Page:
Giving a Sincere Compliment

There is just a feeling of satisfaction that comes with brightening someone else's day. There are so many different ways to make someone smile, but one of the easiest ways is to simply give a compliment. We should all strive to give other's credit where credit is due each and every day.

Giving a compliment, in its most basic form, means acknowledging someone else's efforts and expressing gratitude for their contribution. Compliments can come in many forms. An expression of thanks could be a form of a compliment. Writing a letter expressing feelings of appreciation is a great way to offer compliments as well. One could even give a simple compliment based on platonic things like another's physical appearance. The trick to giving a compliment is to make it sincere, give them at the appropriate time and to not "overdo" it.

The art of giving a sincere compliment is really very simple to adopt. Only say what you genuinely mean. If you legitimately like the work that someone has done on a professional piece or if you honestly think someone looks attractive in what they are wearing—let them know! When it all comes down to it, the majority of people feel a little insecure and truly appreciate the validation of others. Whether you just tell someone his or her eyes are pretty, or that they gave a great presentation, you can have a positive impact on someone else's life. Being sincere means speaking from the heart, but do not forget that compliments are mean to build other's self esteems. So remember the counsel from Bambi, "If you can't say anything nice, don't say nothing at all." Make it sincere, but only say it if it will make the recipient feel good about themselves. If it does not make them feel good, then it's not a compliment. And if you don't really believe what you say, then it is not sincere.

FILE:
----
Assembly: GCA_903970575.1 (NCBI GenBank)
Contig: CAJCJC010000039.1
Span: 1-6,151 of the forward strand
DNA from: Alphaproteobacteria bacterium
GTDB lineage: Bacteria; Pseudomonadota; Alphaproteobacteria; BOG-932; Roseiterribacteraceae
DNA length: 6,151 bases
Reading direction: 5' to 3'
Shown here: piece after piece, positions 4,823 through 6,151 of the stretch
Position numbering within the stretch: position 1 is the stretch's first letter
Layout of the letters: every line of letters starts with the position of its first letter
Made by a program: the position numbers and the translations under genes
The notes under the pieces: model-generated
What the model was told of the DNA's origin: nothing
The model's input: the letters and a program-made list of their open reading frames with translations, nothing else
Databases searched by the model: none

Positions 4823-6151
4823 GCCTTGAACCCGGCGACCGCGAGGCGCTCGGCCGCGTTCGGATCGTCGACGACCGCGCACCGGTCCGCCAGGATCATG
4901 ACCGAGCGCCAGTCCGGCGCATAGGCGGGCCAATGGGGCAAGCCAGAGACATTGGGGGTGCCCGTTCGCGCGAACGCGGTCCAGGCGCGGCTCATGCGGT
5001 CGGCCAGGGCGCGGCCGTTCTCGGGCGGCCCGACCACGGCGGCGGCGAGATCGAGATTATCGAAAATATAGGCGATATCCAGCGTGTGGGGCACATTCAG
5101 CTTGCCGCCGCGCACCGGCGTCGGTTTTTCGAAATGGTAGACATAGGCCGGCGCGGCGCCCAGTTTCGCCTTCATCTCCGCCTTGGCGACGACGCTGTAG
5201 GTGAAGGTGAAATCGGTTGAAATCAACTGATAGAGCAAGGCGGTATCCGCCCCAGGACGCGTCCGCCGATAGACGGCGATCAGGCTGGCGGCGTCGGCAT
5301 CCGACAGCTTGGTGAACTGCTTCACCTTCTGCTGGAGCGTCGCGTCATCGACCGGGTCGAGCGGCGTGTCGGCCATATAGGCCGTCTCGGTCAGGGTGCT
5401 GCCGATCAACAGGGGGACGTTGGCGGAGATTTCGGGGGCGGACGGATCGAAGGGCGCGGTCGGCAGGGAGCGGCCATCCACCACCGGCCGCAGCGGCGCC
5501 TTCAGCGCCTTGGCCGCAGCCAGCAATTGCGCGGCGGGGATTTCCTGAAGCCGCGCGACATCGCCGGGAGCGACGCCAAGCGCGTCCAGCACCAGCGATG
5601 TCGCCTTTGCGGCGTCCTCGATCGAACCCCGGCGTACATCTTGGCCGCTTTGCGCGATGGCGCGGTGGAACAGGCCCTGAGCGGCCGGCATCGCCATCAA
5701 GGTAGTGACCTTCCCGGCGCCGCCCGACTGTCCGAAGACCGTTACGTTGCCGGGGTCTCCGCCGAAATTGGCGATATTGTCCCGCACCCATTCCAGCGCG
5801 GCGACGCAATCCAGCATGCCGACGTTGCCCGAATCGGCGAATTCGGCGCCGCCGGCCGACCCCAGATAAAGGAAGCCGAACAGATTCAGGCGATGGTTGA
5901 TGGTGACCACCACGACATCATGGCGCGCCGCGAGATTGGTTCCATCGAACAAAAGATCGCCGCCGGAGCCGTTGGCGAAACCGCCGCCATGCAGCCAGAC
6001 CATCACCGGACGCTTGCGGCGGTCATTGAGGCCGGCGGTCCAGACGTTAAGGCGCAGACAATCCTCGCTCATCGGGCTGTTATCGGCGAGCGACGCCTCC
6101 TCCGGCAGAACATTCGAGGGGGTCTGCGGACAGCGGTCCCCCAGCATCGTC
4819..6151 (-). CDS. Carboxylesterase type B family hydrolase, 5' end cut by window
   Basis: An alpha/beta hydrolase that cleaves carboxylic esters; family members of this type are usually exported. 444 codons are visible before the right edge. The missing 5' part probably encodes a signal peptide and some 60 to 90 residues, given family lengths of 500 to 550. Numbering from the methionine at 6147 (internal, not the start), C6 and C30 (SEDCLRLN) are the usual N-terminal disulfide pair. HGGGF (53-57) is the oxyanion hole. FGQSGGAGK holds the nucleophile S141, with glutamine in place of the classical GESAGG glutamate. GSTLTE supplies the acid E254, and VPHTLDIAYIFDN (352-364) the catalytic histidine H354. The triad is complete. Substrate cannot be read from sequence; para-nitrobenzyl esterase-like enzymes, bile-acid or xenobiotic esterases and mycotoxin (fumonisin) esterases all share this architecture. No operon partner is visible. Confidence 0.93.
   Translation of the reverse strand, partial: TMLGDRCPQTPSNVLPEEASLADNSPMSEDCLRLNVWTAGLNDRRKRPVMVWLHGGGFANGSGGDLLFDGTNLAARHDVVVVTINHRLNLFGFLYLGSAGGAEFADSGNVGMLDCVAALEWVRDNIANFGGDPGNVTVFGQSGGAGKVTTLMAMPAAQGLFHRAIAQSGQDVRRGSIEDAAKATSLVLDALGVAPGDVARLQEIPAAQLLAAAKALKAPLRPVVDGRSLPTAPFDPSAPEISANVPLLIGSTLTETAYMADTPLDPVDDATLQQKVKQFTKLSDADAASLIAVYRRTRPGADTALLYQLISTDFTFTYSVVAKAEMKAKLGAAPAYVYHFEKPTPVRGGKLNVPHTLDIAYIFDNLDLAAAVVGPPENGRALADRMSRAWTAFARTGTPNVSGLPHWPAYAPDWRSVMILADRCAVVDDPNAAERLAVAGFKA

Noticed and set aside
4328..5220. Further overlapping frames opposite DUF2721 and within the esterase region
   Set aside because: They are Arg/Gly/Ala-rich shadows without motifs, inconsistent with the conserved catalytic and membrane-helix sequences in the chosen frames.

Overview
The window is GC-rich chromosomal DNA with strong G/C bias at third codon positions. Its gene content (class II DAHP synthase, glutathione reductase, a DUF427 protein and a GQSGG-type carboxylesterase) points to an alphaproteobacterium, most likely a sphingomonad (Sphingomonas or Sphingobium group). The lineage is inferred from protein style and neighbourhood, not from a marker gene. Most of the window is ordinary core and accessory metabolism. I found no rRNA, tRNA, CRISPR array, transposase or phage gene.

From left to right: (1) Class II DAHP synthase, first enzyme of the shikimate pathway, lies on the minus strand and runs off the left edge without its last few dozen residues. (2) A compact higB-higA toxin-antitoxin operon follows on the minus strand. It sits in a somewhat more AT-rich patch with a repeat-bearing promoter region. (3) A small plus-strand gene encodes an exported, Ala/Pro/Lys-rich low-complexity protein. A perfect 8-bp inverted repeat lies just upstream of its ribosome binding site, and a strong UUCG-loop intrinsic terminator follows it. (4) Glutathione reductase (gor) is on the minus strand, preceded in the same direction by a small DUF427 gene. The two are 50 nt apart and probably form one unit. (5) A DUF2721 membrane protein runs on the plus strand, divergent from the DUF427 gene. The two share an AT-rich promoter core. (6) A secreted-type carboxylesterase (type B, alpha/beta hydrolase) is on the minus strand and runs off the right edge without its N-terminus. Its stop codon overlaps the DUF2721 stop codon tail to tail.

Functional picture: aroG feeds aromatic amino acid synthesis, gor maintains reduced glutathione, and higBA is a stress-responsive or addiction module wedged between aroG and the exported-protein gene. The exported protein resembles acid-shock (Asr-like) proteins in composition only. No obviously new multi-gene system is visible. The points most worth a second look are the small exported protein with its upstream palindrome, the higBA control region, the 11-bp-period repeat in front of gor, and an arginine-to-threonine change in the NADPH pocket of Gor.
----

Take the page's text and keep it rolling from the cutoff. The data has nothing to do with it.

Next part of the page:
Have you ever known someone who likes to compliment others in front of a crowd? I think we have all witnessed a child who makes an effort to share with their playmates only when parents are around and as soon as there is no adult
supervision, they turn back to their selfish ways. Unfortunately, adults have been known for doing this same thing in public. They will compliment their coworkers in front of their boss so they look kind or like their approval is important to others. In reality, compliments should be given in private conversation. Of course, there are moments when public recognition for a job well-done is necessary, but small, every day compliments should be given in private and not in public so that the recipient is not forced to wonder the intent of the compliment. In other words, they should not ask themselves, "Did he/she really mean that or were they saying that so they could look nice in front of everyone else?"

I remember attending a summer camp when I was 16-years-old. I was sitting at a table for lunch full of attractive females when a young man swaggered by. He stopped at our table and singled out one of the girls in an effort to give her a compliment. We all listened closely, being the nosey teenagers that we were. "Veronica, seriously, your hair looks so awesome today, I love it when you wear it straight," he said. By this point we were all a little jealous. Being a very polite and modest girl, she quietly thanked him and left. When he left, she proceeded to tell us that he gives her compliments like that on a daily basis. Compliments that really do not do anything for her self-esteem because she has seen him give the same compliment to a dozen other girls, and tomorrow he'll tell her he loves her hair when it's curly. She was just feeling harassed by his hollow compliments.

Giving a genuine compliment is one of the kindest ways to  lift someone's spirits. You never know what kind of day someone is having and what sort of impact your few words could have on their outlook. What if we all made an effort to give three sincere compliments each day? Not only could you strengthen the relationships with those you love most, but you could actually make the world a happier place, full of people who feel appreciated.

Courtney Lewis is the proud manager and writer for Sweetly You. Send a customized bath and body gift to a friend today at


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